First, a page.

Mora, Pat, and Rafael López. 2007. Yum! mmmm! qué rico!: Americas' sproutings. New York: Lee & Low Books Inc. ISBN: 978154302711.
Pat Mora uses one haiku for each poem; each haiku describes a specfic food that is native to the Americas. Mora brilliantly uses food to show multicultural poetry.
These foods include blueberry, chile, chocolate, corn, cranberry, papaya, peanut, pecan, pineapple, potato, prickly pear, pumpkin, tomato and vanilla. In addition, with each food hiaku is a passage describing the origins of the food and unique facts. These passages are beneficial for teachers and parents that would want to enhance the understandings of a particular food.
This poetry book is a great example of multicultural poetry because it displays spanish words with english words. These include "la cocina"(kitchen), "los dulces"(sweets), "la luna"(moon) and "que rico"(delicious). Including these words creates a mystery for some children and teaches them new words.
While there is no appearant rhyme, Mora uses consonance and alliteration throughout some of her haiku. For example, "thick prickly skin, inside". This makes each haiku fun to recite and easy to read for children. Mora's literary techniques when writing about food create a great visual imagery.
The illustrations by Rafael Lopez are very vivid and convey a message of happiness. These bright images mixed with haiku about food welcomes a joyous reaction with children.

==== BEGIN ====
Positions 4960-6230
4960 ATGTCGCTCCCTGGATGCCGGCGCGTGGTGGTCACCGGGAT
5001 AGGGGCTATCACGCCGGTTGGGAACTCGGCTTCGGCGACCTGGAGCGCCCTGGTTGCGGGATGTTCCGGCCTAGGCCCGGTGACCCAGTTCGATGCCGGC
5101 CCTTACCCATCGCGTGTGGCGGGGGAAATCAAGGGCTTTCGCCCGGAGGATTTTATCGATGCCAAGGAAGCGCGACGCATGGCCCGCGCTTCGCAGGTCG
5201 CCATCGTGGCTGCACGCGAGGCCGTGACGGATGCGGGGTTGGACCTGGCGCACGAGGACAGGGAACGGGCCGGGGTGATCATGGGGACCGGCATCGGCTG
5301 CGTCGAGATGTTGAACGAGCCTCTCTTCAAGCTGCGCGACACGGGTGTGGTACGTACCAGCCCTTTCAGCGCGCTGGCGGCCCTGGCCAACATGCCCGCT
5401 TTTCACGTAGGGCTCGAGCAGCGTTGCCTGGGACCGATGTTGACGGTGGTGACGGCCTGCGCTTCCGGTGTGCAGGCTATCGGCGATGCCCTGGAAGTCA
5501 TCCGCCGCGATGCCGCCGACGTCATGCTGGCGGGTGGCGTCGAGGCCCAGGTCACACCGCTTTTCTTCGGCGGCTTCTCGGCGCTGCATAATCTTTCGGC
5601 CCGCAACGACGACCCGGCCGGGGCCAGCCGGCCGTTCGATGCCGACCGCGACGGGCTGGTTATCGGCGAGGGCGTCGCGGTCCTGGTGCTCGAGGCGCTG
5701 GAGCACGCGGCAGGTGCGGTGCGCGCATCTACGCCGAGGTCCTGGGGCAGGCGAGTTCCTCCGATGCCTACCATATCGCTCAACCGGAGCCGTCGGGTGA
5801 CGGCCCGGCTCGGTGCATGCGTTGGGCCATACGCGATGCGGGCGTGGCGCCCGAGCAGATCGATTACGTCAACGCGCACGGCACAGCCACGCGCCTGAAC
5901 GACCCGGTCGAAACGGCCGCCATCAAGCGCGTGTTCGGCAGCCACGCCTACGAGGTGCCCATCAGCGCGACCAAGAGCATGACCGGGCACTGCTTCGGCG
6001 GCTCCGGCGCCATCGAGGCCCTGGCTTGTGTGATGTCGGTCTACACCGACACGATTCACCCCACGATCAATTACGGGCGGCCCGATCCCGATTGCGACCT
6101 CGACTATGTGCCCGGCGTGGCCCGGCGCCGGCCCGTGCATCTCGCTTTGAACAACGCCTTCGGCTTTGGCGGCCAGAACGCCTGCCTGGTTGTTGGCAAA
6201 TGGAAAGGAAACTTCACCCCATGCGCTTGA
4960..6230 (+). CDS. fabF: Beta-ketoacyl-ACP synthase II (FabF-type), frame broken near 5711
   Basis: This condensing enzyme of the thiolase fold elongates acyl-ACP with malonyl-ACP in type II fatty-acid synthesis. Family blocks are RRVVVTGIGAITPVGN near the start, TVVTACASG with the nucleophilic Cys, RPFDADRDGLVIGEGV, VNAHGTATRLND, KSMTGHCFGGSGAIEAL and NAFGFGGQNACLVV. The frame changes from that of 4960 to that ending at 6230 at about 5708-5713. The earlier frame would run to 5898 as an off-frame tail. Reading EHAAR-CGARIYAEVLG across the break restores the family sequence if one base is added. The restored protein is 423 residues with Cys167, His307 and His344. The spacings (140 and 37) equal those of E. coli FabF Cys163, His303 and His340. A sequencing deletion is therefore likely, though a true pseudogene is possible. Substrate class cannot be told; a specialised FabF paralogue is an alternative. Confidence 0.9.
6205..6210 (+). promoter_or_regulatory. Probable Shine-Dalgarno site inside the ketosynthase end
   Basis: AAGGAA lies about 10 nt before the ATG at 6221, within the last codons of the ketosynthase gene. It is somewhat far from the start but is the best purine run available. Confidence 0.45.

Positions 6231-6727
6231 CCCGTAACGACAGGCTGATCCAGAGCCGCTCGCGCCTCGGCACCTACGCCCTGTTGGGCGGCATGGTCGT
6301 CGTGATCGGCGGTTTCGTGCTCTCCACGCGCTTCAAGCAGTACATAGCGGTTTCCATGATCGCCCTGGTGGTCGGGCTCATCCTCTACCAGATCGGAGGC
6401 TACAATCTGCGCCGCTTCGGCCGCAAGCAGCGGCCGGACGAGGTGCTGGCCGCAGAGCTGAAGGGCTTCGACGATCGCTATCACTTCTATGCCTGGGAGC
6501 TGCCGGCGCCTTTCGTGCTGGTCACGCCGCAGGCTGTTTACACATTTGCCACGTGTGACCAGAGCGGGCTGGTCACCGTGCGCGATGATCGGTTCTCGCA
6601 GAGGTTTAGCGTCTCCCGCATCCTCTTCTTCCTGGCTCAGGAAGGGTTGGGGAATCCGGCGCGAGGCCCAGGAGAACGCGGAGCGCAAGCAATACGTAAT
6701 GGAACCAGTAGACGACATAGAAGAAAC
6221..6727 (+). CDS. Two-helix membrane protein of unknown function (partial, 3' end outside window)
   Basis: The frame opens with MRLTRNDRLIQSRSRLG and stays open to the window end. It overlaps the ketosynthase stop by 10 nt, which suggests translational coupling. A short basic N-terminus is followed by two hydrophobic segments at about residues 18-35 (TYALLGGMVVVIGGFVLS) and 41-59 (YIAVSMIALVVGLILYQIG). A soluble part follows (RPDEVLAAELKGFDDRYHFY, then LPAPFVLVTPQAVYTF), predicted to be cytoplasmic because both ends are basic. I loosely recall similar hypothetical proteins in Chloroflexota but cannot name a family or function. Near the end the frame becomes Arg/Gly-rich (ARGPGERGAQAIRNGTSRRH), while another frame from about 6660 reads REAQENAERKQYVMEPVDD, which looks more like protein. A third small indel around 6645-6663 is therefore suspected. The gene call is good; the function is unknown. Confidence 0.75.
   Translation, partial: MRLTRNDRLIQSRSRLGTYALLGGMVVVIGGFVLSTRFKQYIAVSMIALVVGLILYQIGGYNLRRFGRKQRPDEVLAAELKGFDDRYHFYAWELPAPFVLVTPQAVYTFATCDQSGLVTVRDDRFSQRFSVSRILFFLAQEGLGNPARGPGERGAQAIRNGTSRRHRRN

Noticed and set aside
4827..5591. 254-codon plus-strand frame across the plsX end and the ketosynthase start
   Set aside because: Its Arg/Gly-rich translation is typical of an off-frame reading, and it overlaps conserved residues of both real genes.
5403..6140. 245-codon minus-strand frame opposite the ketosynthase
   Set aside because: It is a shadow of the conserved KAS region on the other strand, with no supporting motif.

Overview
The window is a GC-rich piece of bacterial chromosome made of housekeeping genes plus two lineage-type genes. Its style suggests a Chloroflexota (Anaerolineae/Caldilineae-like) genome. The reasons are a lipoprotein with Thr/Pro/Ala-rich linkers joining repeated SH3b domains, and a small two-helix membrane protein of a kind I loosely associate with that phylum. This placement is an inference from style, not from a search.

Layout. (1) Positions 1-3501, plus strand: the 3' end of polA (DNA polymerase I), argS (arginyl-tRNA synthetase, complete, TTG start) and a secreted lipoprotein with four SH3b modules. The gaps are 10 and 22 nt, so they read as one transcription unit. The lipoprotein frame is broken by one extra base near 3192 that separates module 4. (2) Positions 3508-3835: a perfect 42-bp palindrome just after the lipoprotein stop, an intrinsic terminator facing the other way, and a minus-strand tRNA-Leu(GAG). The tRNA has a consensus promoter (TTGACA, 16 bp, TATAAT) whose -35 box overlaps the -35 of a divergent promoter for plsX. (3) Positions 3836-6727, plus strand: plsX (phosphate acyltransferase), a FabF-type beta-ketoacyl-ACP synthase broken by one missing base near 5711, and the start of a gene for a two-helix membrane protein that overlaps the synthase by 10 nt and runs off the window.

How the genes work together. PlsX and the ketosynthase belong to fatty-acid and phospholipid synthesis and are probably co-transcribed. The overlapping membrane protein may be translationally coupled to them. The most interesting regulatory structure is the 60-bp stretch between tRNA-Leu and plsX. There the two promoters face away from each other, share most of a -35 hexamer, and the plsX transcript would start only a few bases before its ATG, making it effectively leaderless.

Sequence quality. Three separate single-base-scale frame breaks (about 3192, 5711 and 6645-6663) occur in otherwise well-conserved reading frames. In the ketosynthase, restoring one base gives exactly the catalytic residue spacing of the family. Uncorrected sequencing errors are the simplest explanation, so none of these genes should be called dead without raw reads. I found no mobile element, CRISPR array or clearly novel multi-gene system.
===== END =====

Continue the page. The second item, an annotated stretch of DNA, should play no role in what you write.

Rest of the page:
Smear nutty butter,
then jelly. Gooey party,
my sandwich and me.
Introducing the Poem:
Mora uses alliteration and consonance in this particular poem with "nutty butter" and "jelly. Gooey party". She takes the poem about peanuts and translates it into something a child would recognize: a peanutbutter and jelly sandwich.
The passage on the side states how peanuts dervive from South America along with other facts. It also indicates that March is National Peanut Mouth. Introducing this poem during March would be a great way to show the poem.
Other foods within this book correspond to National Month celebrations. This particular poem could be introduced at the beginning of March when children are celebrating different aspects of the month. I would recite the poem and talk about food to the children.
There are many poems about food in this book that could be introduced to cihldren before a social studies lesson. I would also read one with a few spanish words and then translate the words for them. By introducing the poetry this way, it would be a great segway to learning other spanish words or social studies topics.